Final event "Labour and democracy"


"Democracy is slow, but AI is fast and furious: challenges in the digital transformation"

On Tuesday evening, 25 June, the "Work and Democracy" event series came to a close at the O-Werk with the lecture "Democracy is slow, but AI is fast: challenges in the digital transformation", followed by a panel discussion and a total of around 50 participants (online and in person).

Antonia 25.06.

Antonia Weirich (Project Coordinator HUMAINE, Chair of Production Systems) introduced the evening with an overall view of the HUMAINE research project and continued with a presentation by Prof. Dr. Manfred Wannöffel (Managing Director of the Centre of cooperation RUB/IGM), Dr. Claudia Niewerth (Managing Director of the Helex Institute/ Centre of cooperation RUB/IGM) and Dirk Stüter (Chairman of the Works Council at Doncasters), who discussed the relationship between technology, personnel and organisation. Prof. Dr Manfred Wannöffel first offered a fundamental classification of the relationship between work and technology, in particular AI. He placed work - as a democratic experiential space - in relation to AI - as a place where independent knowledge is generated - and in this context pointed out the risk of decoupling human experiential knowledge from work. Despite this, he warned against technological determinism and emphasised the path-dependent and incremental nature of AI introduction processes, which requires a dominant role for labour policy as well as primary and secondary power resources.

Claudia 25.06.

On this basis, Dr Claudia Niewerth explained the role of employee representatives in the introduction and use of AI, pointing out the diversity of operational realities. She emphasised the need for early and reciprocal transparency in order to be able to use the mechanisms of the Works Constitution Act and implement them at company level.
Dirk Stüter, Chairman of the Works Council at Doncasters (a pilot partner in the HUMAINE project), presented the practical implementation, as Doncasters is currently being supported by the Centre of cooperation RUB/IGM in the implementation of a works agreement on AI.

Dirk 25.06.

he entire series of events was then discussed on a panel in the form of a review. Sophia Friedel (Institute for Social Movements), Prof. Dr Rolf G. Heinze (Senior Professor, Department of Sociology, RUB) and Dr Fabian Hoose (Institute for Work and Qualification UDUE/ Centre of cooperation RUB/IGM) took part in the panel discussion "The future of co-determination against the background of erosion tendencies"; the discussion was moderated by Lara Obereiner (Joint Research Centre RUB/IGM). The panellists had previously given their own lecture in the event series and discussed the evening across topics and in relation to contributions from the audience. One focus of the discussion was the central topic of the first evening of lectures on the culture of remembrance and its significance for social democracy. Sophia Friedel emphasised the relevance of including various stakeholders in the shaping of a culture of remembrance, which could be diverse and not necessarily tied to specific places. The panel emphasised the importance of not getting stuck in a "nostalgic past", but rather - especially against the backdrop of new forms of gainful employment - looking to the future and realigning social democracy with the current needs of employees.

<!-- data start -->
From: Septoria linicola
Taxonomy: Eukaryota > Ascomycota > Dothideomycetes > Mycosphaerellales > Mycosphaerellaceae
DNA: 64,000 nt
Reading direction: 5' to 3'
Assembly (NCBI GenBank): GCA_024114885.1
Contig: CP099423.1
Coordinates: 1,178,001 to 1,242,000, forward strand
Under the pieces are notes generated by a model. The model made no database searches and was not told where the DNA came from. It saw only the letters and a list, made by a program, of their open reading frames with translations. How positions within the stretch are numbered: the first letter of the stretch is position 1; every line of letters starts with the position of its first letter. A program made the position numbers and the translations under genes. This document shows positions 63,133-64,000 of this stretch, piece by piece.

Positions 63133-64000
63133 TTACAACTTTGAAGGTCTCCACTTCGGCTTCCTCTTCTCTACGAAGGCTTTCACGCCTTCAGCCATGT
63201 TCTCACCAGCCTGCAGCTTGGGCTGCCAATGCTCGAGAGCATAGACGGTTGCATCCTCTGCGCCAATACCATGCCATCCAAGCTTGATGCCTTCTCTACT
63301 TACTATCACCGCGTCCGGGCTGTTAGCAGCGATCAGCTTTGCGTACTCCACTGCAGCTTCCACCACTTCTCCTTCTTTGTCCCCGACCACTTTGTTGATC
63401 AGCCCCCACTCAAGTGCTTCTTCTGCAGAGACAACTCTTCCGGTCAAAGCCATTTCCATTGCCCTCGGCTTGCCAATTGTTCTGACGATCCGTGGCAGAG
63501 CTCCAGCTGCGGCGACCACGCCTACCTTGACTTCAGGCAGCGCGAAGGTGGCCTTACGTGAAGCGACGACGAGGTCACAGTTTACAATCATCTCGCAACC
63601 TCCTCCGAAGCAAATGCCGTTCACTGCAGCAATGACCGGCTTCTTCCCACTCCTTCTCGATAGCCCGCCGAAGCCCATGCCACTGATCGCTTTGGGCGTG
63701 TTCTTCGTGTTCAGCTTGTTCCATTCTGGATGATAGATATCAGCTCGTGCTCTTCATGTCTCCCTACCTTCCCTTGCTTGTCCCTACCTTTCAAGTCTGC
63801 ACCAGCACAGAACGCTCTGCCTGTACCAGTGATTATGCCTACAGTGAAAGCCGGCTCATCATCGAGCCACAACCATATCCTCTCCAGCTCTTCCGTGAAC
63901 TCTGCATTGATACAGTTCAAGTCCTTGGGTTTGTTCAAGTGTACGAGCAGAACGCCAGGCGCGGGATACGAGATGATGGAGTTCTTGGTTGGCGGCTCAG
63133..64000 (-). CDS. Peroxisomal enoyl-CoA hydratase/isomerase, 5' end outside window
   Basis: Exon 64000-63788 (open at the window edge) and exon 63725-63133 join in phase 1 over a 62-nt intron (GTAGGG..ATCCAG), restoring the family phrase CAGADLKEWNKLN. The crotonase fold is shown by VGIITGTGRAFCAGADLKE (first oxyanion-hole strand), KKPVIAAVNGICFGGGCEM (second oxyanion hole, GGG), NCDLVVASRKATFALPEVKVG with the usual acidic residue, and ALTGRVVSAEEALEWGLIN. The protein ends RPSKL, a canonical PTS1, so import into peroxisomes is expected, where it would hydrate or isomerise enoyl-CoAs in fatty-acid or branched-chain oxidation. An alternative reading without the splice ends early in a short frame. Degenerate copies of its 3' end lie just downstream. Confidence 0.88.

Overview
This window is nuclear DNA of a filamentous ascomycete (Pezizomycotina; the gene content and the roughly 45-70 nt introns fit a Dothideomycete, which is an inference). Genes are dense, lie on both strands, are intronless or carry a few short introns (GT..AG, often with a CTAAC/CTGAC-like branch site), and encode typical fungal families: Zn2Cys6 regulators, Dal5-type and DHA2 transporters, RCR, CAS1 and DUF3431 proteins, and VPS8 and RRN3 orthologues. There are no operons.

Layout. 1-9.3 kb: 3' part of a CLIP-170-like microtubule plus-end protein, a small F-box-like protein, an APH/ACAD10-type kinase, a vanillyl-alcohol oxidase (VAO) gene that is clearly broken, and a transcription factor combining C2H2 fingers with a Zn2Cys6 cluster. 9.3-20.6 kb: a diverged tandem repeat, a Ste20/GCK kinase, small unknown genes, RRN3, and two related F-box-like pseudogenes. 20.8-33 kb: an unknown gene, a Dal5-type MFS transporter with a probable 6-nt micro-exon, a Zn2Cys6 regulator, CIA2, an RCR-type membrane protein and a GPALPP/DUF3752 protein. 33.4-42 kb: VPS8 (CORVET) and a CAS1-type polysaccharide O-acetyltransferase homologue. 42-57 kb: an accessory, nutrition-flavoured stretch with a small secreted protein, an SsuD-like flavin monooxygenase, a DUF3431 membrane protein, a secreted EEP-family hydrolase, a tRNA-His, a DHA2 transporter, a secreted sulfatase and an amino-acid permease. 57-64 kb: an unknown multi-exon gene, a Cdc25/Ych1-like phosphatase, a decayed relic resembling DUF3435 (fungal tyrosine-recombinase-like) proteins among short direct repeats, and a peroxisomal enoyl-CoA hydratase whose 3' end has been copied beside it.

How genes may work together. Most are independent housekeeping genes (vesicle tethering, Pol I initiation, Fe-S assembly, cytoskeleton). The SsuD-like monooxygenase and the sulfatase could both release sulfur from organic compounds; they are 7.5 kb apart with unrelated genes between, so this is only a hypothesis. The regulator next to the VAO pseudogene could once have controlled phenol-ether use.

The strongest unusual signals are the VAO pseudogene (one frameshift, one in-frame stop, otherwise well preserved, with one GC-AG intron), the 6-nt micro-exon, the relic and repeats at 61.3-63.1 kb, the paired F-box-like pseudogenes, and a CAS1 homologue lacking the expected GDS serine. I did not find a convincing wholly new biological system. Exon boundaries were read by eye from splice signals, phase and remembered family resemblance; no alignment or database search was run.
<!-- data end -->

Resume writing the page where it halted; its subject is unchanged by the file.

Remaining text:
Podium 25.06.

In this context, Prof. Dr Rolf Heinze emphasised the potential of welfare associations as sleeping giants, which have accounted for a large proportion of the employment gains in the rapidly growing service sector in recent decades and offer prospects for strengthening democracy. Subsequently, the relevance of co-determination in the workplace for the experience of democracy, which is weakened by the loss of employees' power resources and results in experiences of powerlessness, was emphasised "Democracy does not stop at the factory gate".

Growing singularity tendencies in gainful employment pose major challenges for the importance of collective interest representation. Dr Fabian Hoose appealed for joint opportunities to shape the debate in order to demonstrate the relevance of interest representation wherever it is needed. The panel concluded with an outlook on the scope for action that interest groups can take in the context of communication and utilising their power resources.

This evening marked the end of the "Labour and Democracy" event series for the time being. We would like to thank all the supporters and speakers for making this series so successful and, of course, the many viewers who came to the O-Werk over the weeks or joined in online for the lively discussions. The challenges posed by current transformation developments with regard to democracy and co-determination will continue to occupy us as part of our transfer research and will be a central topic of upcoming publications.